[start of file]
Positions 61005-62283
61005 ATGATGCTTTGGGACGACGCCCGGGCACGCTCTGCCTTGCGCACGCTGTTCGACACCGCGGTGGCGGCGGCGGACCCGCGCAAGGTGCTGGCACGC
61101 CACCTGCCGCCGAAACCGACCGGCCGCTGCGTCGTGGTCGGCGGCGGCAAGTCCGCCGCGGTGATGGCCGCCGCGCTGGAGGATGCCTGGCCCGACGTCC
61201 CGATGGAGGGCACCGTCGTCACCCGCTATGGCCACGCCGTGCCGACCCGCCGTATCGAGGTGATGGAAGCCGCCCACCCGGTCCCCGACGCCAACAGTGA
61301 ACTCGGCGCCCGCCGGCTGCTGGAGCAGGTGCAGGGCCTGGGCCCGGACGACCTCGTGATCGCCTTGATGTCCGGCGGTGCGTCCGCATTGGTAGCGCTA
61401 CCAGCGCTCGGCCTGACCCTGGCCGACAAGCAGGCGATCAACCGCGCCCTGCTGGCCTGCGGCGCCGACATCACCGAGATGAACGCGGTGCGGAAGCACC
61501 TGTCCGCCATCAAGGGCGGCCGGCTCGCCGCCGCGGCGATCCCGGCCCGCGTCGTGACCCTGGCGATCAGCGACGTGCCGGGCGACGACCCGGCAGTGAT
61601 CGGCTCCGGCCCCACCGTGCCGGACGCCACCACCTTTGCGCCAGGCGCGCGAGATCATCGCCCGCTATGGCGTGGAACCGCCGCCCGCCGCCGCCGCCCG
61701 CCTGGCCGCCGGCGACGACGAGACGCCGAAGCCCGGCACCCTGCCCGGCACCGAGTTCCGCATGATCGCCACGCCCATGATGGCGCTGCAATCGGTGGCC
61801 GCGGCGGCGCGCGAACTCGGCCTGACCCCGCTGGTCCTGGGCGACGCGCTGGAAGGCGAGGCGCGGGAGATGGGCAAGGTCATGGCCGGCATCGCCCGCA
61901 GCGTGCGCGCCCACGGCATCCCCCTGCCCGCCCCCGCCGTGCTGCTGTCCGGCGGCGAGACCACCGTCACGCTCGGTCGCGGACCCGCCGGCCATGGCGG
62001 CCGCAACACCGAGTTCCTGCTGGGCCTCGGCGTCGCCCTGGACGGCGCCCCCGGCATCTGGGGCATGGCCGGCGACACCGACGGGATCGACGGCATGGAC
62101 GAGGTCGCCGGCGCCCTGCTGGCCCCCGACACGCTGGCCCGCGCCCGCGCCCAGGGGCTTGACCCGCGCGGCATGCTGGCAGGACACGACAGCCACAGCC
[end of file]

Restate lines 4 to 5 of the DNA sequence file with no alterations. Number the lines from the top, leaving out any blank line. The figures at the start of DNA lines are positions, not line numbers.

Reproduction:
61201 CGATGGAGGGCACCGTCGTCACCCGCTATGGCCACGCCGTGCCGACCCGCCGTATCGAGGTGATGGAAGCCGCCCACCCGGTCCCCGACGCCAACAGTGA
61301 ACTCGGCGCCCGCCGGCTGCTGGAGCAGGTGCAGGGCCTGGGCCCGGACGACCTCGTGATCGCCTTGATGTCCGGCGGTGCGTCCGCATTGGTAGCGCTA